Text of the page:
It is nearly impossible to talk about chart patterns on stocks without eventually discussing the very common Head and Shoulders (H&S) pattern. An H&S pattern is a reversal pattern that forms after an uptrend. A textbook H&S pattern starts to form when a stock rallies to a point and then pulls back to a particular level (shoulder #1). Next, the stock will rally again, but this time to a higher peak (head) than the previous shoulder. After forming the head, the stock will pull back to the same support as the first shoulder did. Finally, the stock rallies a 3rd time, but not as high as the head (shoulder #2). The level that has been created by all 3 of the pullbacks is simply a support level referred to as the “neckline”. The formation of an H&S pattern warns of a potential reversal of the uptrend into a possible downtrend.
As with any chart pattern, a trader will usually not want to act on the pattern until the stock “confirms” the pattern. Confirmation is the break of the key level that has been created by the pattern. In the case of an H&S, confirmation would be when the stock breaks the neckline (support).
What some new traders do not know is that H&S patterns can also form upside-down after an uptrend as well. This pattern is a little more rare and would be called an Inverse Head and Shoulders pattern. It would also be considered a continuation pattern, not a reversal pattern, and the neckline would be a resistance rather than a support. To see such a pattern formed, please take a look at the 1-year chart of MSI (Motorola Solutions, Inc.) below with my added notations:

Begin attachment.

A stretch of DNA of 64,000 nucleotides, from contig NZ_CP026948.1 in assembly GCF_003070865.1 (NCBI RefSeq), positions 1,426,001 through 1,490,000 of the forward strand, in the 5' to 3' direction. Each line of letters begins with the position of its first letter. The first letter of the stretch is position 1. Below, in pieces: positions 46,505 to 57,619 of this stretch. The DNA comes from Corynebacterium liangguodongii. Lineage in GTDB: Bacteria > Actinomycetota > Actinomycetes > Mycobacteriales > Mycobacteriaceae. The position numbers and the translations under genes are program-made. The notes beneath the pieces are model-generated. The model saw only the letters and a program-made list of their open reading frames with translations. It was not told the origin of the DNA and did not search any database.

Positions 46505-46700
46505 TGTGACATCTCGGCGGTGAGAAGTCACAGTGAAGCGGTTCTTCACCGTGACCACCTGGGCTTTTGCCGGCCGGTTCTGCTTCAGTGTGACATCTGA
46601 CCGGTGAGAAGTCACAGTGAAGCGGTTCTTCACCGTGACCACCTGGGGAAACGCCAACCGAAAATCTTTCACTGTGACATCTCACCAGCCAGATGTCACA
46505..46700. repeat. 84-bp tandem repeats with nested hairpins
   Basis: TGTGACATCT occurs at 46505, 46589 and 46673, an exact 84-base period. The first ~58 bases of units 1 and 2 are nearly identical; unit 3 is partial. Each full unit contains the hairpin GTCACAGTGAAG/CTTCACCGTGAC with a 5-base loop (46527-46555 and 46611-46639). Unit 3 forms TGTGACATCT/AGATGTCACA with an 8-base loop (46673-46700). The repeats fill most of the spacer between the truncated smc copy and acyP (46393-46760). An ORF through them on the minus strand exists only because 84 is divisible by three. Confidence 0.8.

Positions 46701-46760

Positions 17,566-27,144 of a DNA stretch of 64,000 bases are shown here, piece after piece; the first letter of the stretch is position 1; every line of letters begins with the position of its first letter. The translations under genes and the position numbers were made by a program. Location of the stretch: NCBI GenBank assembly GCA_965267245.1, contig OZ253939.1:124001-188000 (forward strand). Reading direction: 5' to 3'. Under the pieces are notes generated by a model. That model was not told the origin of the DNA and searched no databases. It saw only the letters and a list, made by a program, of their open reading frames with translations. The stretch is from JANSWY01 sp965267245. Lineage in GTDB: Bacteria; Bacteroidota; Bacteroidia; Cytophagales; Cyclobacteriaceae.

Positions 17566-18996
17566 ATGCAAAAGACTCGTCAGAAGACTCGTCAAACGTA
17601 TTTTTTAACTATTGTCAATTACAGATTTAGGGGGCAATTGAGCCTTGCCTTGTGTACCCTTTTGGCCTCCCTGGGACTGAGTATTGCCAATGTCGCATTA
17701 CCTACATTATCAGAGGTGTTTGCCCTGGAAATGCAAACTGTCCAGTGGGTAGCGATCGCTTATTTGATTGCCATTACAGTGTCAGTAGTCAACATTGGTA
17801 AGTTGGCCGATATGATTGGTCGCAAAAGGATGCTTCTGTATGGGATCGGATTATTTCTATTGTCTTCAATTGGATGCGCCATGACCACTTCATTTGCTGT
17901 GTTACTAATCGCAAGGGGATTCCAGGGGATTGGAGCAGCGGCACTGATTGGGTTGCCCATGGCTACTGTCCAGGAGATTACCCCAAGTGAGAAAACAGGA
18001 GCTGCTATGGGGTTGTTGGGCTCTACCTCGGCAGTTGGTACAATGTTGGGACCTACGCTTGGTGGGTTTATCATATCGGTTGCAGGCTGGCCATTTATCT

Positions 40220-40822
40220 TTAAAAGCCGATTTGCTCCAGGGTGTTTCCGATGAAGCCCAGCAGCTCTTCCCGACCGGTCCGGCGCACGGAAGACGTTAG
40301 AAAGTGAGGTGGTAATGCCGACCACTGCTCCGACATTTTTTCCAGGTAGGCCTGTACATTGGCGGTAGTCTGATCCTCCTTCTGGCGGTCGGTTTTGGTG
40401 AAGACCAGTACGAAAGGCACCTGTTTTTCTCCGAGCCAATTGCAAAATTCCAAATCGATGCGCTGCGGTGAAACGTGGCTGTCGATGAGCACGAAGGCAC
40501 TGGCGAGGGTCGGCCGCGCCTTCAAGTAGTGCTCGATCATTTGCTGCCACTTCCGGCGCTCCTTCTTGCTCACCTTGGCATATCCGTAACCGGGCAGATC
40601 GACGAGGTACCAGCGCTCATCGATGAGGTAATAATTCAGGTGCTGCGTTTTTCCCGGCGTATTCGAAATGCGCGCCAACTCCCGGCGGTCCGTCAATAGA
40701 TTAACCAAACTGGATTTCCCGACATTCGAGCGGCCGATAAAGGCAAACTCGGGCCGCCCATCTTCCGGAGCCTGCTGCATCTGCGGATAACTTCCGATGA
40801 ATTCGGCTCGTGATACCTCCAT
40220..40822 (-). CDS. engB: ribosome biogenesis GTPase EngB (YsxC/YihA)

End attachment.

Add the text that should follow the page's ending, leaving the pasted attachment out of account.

After moving higher for more than a year, MSI formed what appeared to be an Inverse H&S (blue). I have noted the head (H) and the shoulders (S) to make the pattern more visible. (For future reference, if you imagine this pattern flipped upside down you would have a regular H&S pattern.) MSI’s neckline was at the $48 level (navy). MSI confirmed the pattern by breaking up through the $48 resistance/neckline last week and the stock should be moving higher from here.
Chart patterns can also provide price targets. Simply take the height of the overall pattern and add or subtract that amount to or from the breakout or breakdown point to get the minimum price objective. For example, since the H&S pattern for MSI is $10 high ($48 – $38), MSI should climb to a minimum of $58 ($48 + $10) now that the pattern has confirmed. Chart pattern price targets are certainly not guarantees, but they are often fulfilled.
Lastly, keep in mind that simple is usually better. Had I never pointed out this Inverse H&S pattern, one would still think this stock is moving higher simply because it broke through the $48 resistance level. In short, whether you noticed the pattern or not, the trade would still be the same: On the break above the key $48 level, which was also a new 52-week high.
The Tale of the Tape: After a long uptrend, MSI formed an Inverse Head & Shoulders pattern and confirmed it last week. A long trade could be entered on a pullback to the $48 level with a stop placed under that level. A break back below $48 would negate the forecast for MSI’s move higher.
Before making any trading decision, decide which side of the trade you believe gives you the highest probability of success. Do you prefer the short side of the market, long side, or do you want to be in the market at all? If you haven’t thought about it, review the overall indices themselves. For example, take a look at the S&P 500. Is it trending higher or lower? Has it recently broken through a key resistance or support level? Making these decisions ahead of time will help you decide which side of the trade you believe gives you the best opportunities.
No matter what your strategy or when you decide to enter, always remember to use protective stops and you’ll be around for the next trade. Capital preservation is always key!
Christian Tharp, CMT